.Net Core had its first version released in June 2016. In the past September, we received the 3.0 version that brought support to resources that already existed in the .Net Framework like, for example, Windows Form applications and others.
But it is not our intention to approach a version, or even a specific resource, to highlight .Net Core’s advantages. Our intention is to show the main reason that makes Core beneficial for your next project.
Core’s idea is to be Cross-Platform, which means it can adapt to any environment, be it Windows, Linux ou Mac. And it is at this point that we have one of the best advantages of Core: the cost-benefit of the host/server where the application will be hosted.
Doing a quick comparison of some virtual machines that will be on for 24 hours, 30 days straight in three well-known hostage services (Amazon AWS, Azure and Google Cloud), we can conclude that the biggest difference between services goes up to 42% when you compare the lowest price for a Linux machine with the highest price of a Windows machine (see table down).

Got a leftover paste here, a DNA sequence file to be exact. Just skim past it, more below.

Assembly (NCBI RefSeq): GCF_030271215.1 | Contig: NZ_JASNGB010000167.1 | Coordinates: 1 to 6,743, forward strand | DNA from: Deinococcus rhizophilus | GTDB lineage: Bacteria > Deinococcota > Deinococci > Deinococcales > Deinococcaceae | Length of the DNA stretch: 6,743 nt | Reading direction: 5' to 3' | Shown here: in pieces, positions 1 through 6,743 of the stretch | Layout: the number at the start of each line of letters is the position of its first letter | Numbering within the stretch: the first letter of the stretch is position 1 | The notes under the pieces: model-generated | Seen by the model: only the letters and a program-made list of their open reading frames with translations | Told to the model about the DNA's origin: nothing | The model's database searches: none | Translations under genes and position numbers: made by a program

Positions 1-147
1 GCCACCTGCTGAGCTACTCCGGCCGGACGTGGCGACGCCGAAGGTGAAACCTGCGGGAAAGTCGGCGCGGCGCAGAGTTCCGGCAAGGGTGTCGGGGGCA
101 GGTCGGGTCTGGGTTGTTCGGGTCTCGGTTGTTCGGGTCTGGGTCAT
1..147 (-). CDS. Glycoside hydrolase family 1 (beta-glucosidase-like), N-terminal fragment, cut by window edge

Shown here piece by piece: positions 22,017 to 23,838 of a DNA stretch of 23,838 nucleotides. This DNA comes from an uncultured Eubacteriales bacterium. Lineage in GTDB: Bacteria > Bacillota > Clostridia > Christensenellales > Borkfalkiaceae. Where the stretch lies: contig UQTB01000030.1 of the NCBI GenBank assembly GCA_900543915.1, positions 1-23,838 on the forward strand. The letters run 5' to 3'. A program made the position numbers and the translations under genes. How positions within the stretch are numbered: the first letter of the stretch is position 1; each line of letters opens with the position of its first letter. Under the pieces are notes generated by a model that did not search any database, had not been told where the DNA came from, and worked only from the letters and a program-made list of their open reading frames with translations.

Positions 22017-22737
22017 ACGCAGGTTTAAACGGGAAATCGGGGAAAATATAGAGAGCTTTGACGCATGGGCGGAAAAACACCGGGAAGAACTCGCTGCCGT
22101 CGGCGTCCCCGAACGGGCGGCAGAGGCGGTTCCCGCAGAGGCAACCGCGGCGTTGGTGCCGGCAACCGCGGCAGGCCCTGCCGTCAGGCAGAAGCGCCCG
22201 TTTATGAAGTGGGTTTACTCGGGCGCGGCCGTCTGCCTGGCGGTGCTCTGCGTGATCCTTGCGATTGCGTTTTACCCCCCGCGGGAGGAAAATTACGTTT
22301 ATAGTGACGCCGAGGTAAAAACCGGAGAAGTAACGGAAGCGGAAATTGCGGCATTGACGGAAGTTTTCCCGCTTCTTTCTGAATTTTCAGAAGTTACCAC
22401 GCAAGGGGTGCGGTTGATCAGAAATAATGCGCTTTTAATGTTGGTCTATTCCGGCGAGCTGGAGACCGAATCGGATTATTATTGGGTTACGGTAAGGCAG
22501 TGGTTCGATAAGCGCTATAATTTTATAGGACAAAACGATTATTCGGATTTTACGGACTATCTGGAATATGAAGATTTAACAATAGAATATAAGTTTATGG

It is important to reinforce that the minimum considerate for this analysis was a machine with 1 Core, 1.75 Gb RAM and 70Gb of HDD. There might be a slight difference between the machines compared thanks to the availability in the services compared.
With the capacity chosen, there may be some questions popping up about the type of machine chosen (small, t1, a1). There is where we highlight another great advantage of dotnetcore: the framework was conceived to be light and, this way, depending on the type of application that will be developed, there is no need for a big server to execute the application.
The comparison does not contemplate the use of a database.
|Amazon AWS||Azure||Google Cloud|
An extra note: .Net Core was conceived to function also in Docker. And precisely because of that, we leave the door open to another article, which is the .Net Core hostage in environments using Docker.